PoultryWorld - Evaluation of encapsulated sodium butyrate
Nutrition

Background

Evaluation of encapsulated sodium butyrate

Previous research has shown the positive effect of adding butyric acid on both body weight gain and feed convention ratio in broilers.

Butyrate also may serve as an energy source for enterocytes, which increase villus growth and overall absorptive surface area in the intestine. In addition, butyric acid also inhibits Salmonella colonisation in the caeca and downregulates the gene expression and invasion of Salmonella.

Butyric acid products are used as a sodium or calcium salt because of the volatile and pungent nature of butyric acid. Butyrate is easily absorbed in the upper gastrointestinal tract when fed in the free salt form. To exert its antimicrobial effect butyric acid salt needs to be in an undissociated state before reaching the hindgut, therefore the butyrate salt is encapsulated in palm stearin or another vegetable fat for protection.

Photo: Ton Kastermans
Photo: Ton Kastermans

Two experiments were conducted to determine the effect of adding encapsulated sodium butyrate products on broiler performance, energy digestibility, intestinal morphology and Salmonella colonisation in the caeca was studied. Three different butyrate products were tested, birds were orally infected with a nalidixic acid resistant strain of Salmonella typhimurium; products dosage levels were 500 and 1000 ppm.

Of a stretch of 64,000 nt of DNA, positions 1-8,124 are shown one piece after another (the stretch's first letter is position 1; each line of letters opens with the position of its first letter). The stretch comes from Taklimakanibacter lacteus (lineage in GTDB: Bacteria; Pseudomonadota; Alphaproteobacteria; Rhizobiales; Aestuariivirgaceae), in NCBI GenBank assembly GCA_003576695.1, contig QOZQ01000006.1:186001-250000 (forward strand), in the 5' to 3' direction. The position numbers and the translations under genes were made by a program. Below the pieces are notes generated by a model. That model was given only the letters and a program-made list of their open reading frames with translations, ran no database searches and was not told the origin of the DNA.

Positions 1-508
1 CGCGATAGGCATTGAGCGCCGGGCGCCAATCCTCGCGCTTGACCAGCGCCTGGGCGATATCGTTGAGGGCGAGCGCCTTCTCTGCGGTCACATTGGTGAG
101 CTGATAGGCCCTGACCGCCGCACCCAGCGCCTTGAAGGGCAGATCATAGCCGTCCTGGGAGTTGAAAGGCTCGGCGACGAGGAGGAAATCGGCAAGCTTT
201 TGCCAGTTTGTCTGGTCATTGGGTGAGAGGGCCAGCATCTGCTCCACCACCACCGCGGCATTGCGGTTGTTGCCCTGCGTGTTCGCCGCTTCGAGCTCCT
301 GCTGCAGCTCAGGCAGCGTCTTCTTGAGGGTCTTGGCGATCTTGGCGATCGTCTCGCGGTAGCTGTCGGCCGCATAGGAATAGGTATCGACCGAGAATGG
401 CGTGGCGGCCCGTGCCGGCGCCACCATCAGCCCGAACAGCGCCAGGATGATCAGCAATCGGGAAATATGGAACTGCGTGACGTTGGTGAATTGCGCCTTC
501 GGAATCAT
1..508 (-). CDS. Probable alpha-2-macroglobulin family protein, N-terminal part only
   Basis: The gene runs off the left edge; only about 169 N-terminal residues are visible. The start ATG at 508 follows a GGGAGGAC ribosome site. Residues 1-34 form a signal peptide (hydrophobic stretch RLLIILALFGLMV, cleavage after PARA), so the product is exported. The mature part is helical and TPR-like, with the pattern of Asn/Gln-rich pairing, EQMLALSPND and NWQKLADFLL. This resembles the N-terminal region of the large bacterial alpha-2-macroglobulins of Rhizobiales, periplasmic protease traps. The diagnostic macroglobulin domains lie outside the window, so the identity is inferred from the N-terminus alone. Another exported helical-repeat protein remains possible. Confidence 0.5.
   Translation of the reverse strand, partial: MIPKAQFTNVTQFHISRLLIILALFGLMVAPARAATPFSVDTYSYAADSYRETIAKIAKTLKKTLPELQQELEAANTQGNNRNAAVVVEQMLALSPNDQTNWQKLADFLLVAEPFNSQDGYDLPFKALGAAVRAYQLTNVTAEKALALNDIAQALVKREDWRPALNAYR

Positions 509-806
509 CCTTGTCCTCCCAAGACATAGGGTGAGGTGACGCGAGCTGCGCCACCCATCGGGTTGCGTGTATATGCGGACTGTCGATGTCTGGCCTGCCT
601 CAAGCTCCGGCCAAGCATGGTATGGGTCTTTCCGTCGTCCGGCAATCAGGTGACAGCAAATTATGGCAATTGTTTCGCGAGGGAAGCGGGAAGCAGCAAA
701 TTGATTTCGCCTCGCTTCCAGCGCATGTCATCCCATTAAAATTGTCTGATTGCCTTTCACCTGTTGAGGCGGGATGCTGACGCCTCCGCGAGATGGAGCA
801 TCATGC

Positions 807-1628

In experiment 1, birds were slaughtered after 11 days, in experiment 2 birds were slaughtered after 42 days of treatment. Sodium butyrate products showed potential to improve growth in broilers at an early age. The beneficial effects on body weight, body weight gain and intestinal morphology are affected by dosage level and the duration of the experiments. The Salmonella recovery data indicated that the challenge had no effect on performance variables but resulted in a significant increase in counts in ceacal material between the non-challenged and challenged control.

Author: J. D. Liu, H. O. Bayir, D. E. Cosby, N. A. Cox, S. M. Williams and J. Fowler, Poultry Science

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